Sunday, May 29, 2011
I ripped the envelope open and scanned the letter for one particular phrase. When I found it, feelings collided with one another like two opposing weather fronts. I read through the entire letter then—slowly—and when I got to the phrase it had not changed:
I'll be teaching fifth grade in the fall. There is nothing in that sentence that would be my choice. I don't want to return to public education. I don't want to spend the fall cooped up in a stale-aired building tied to a bell-driven schedule. I don't want to go back to fifth grade.
Of the twenty-two years I spent in the classroom before my leave two years ago, I spent all but six years teaching fifth graders in some form. When I switched to third grade for the last three years, it felt like I'd graduated somehow. Like I'd learned all I needed to with tweens and was ready for a new challenge. Third grade turned out to be a challenge for sure, but not the place for which my particular set of talents is best suited.
Last Thanksgiving when I made the decision that going back into the classroom was the most effective way to create income and still continue my writing career, middle school English seemed a good compromise choice. It would allow me to share my passion with a new age group, and to focus on one subject which would free up more energy for writing.
The letter said fifth grade. It didn't say why, or explain the thinking behind my placement. It doesn't really matter. I don't believe the district is in charge of my future, or my life in any meaningful way. Nor do I believe it's an accident that I'm returning to such familiar territory. I'm still working on what it means exactly.
Without my searching, or even paying much attention (since I'm focused on absorbing and appreciating every minute of every day of my remaining time of leave), gifts have appeared like rare bird sightings in the last couple of weeks.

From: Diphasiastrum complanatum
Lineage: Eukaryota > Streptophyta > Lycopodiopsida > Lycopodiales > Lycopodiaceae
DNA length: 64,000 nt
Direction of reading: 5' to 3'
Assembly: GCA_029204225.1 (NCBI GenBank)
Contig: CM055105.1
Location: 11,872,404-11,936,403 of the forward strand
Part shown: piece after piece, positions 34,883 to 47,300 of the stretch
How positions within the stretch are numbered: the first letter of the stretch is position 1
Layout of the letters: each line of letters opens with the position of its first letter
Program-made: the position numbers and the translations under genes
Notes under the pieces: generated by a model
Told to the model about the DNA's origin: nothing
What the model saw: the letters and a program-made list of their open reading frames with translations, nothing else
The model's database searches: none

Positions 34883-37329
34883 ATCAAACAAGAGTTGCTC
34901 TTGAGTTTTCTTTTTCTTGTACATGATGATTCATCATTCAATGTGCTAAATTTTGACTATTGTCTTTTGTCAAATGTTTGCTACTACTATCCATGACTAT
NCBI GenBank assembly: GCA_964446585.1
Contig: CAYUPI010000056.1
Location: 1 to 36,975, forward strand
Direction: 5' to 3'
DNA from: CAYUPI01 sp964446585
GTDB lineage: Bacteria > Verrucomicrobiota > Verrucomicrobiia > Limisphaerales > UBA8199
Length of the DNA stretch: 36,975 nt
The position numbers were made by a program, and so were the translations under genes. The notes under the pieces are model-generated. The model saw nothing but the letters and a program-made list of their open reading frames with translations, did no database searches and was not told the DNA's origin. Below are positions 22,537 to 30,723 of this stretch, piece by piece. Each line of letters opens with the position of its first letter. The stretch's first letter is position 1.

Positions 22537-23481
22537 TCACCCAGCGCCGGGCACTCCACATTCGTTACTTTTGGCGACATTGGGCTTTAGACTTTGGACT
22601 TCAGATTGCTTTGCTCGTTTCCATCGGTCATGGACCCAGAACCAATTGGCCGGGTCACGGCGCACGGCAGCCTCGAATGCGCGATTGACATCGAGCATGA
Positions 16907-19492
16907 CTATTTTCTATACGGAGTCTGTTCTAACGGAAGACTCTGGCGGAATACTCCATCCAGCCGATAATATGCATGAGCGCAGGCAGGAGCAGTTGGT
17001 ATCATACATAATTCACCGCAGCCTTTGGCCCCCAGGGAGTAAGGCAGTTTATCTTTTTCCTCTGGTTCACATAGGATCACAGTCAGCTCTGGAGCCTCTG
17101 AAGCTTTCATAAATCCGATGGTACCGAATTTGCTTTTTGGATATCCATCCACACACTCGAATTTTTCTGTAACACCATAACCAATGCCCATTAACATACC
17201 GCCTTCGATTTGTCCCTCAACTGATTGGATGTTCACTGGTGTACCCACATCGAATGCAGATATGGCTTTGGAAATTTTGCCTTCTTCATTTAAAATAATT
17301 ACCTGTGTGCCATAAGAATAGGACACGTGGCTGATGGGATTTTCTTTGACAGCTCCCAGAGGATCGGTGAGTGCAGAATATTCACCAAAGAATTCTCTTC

A surprise encounter with a former student, now a graduating senior, who has grown into a handsome, poised and accomplished young man. The warmth of his smile and hug. Remembering how I enjoyed the tender ten year old he was.
Running into a former parent at the grocery store and hearing that her daughter still talks about her third grade year with me all the time. A long and happy visit that left me radiating validation.
In Costco, bonding over field guides with the guy standing next to me, answering his "what do you do?" question with, "I teach fifth graders." And finding I didn't mind the taste of the words in my mouth.
My counselor saying she was glad I was returning to something I knew so well because it meant I wouldn't get caught up in the adventure and novelty of something new. That meant I'd have more energy to continue answering my soul's longings.
Here's what I know to be true: I love fifth graders, and always have. There's something about their being on the cusp of so much, and the resulting vulnerability, that brings the very best of me to the surface. At odd moments now I find myself remembering the fun, magical and transformative moments of previous years. I'm looking forward to creating more of those.
Here's what else I know to be true: I am a writer. Wings unfurled and strengthened in the last few years will not suddenly fall from my shoulders. The dreams I left the classroom to pursue, while still not accomplished, are no less compelling, and more sharply defined.
Although I wouldn't have chosen to either return to the classroom, or return to fifth grade, I am choosing to trust in gifts yet to be revealed in the wide blue sky of my life. I'm choosing to allow bubbles of excitement to the surface as I begin to let go of my picture of how this was going to go. There is loss here. But not of my dreams. Only the route to them. I choose to keep flying.
Picture from Google Images